Tag: Louis Leblanc

Louis Leblanc

Au revoir: Habs deal 2009 first-rounder Leblanc to Ducks


The Montreal Canadiens have parted ways with a hometown prospect.

The Canadiens traded 2009 first-round pick Louis Leblanc to the Anaheim Ducks for a 2015 conditional fifth-round pick. Leblanc was born in nearby Point-Claire, Quebec and was given a hero’s welcome when he was taken 18th overall by the host Canadiens.

In three seasons with the Habs organization, Leblanc has struggled to punch his way through to the NHL. In his career with the Canadiens he had five goals and 10 points, all coming in the 2011-12 season.

Since that season he’s played just eight games in the NHL and put up unimpressive numbers in the AHL with Hamilton. He had a career-high 13 goals and 28 points in 70 games with the Bulldogs this season.

Now he’ll get a change of scenery, and perhaps a weight off his shoulders going to the Ducks where he won’t have the pressure of being a Montreal-area kid trying to become the Habs savior. The Ducks are buying low on a guy who had a load of potential coming out of Harvard and hoping his game can take off at a new address.

UPDATE (4:30 p.m. ET): Renaud Lavoie of TVA Sports says the condition for the Habs to get that fifth-round pick is Leblanc has to play 15 games with the Ducks next season.

Montreal’s Leblanc injures ankle, out 4-6 weeks

Louis Leblanc

The Montreal Canadiens were dealt a blow when prized youngster Louis Leblanc hurt himself playing for AHL Hamilton.

This week, they learned how big a blow it was.

Leblanc will miss the next 4-6 weeks with a high ankle sprain, according to CBC. The injury stems from a second period collision Leblanc had with Toronto Marlies defenseman Jesse Blacker in Saturday’s 5-0 loss .

Taken 18th overall at the 2009 NHL Entry Draft, Leblanc made his NHL debut with Montreal last season, appearing in 42 games while registering 5G-5A-10PTS.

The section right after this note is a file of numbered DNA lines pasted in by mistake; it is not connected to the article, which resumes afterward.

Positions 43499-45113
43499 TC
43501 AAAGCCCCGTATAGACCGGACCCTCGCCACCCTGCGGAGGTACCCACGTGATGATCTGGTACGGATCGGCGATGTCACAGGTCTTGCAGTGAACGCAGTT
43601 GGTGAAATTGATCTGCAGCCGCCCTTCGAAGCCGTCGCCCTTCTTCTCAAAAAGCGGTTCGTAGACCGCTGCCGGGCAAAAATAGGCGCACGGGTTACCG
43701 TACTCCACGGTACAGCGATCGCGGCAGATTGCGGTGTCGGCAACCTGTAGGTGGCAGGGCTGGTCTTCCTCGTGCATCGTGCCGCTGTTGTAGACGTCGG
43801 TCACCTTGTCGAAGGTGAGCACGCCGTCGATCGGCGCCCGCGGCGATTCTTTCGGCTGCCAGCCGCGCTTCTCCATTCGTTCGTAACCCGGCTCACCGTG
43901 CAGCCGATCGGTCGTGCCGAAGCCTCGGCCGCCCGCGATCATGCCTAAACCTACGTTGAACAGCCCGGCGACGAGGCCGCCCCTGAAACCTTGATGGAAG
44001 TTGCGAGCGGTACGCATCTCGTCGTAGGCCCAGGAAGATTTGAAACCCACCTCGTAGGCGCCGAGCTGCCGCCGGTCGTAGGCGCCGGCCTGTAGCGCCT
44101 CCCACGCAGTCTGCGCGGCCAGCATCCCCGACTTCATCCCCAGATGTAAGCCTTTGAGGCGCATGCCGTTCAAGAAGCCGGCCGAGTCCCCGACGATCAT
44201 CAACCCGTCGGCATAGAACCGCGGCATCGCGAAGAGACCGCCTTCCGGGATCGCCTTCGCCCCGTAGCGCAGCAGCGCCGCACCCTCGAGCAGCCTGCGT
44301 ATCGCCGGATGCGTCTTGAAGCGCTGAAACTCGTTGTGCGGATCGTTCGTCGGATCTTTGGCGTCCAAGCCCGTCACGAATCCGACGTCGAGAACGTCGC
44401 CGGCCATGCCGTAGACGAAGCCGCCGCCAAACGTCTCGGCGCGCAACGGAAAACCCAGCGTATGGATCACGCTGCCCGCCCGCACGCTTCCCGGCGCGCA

While the performance hardly jumped off the page, Leblanc still drew a lot of attention.

He’s a Quebec native that played his junior hockey with Montreal of the QMJHL and, as Michael Farber of Sports Illustrated explains, that background comes with a large amount of pressure:

There is a disproportionate interest in Leblanc, something well beyond the natural curiosity of glimpsing any first-rounder for the first time. (Leblanc, a natural center who can play the wing, was the 18th player selected in the 2009 draft, which was held in the Canadiens’ home arena.)

He is a local, having grown up in a western suburb on the island of Montreal, 25 minutes, give or take rush-hour traffic, from the Bell Centre. He also is a francophone, which, in some small measure, shores up the identity of a franchise that has lost its accent as it has lost its way.

Leblanc has appeared in three games for Hamilton this season, scoring twice.

Are the Montreal Canadiens as bad off as they seem?

Jacques Martin

It’s no surprise that the Canadiens fired GM Pierre Gauthier. He made a number of controversial decisions and the end result was simply not satisfying. When you look at the Montreal Canadiens right now, you see a team that’s grossly overpaying several players and in the Eastern Conference basement. The next general manager will have a very difficult job because the 2012-13 squad already has over $44 million in cap space tied to 13 players and that’s not including Carey Price or PK Subban, who will both be restricted free agents this summer.

Still, as former Canadiens coach Jacques Martin recently pointed out, this team isn’t exactly devoid of talent. There’s a good young core of players that includes Subban, Price, and David Desharnais. They also have a couple of forwards whose roles could increase in the coming years, including Louis Leblanc and Lars Eller. Throw in a healthy Andrei Markov and, according to Martin, this franchise might be better off than you think.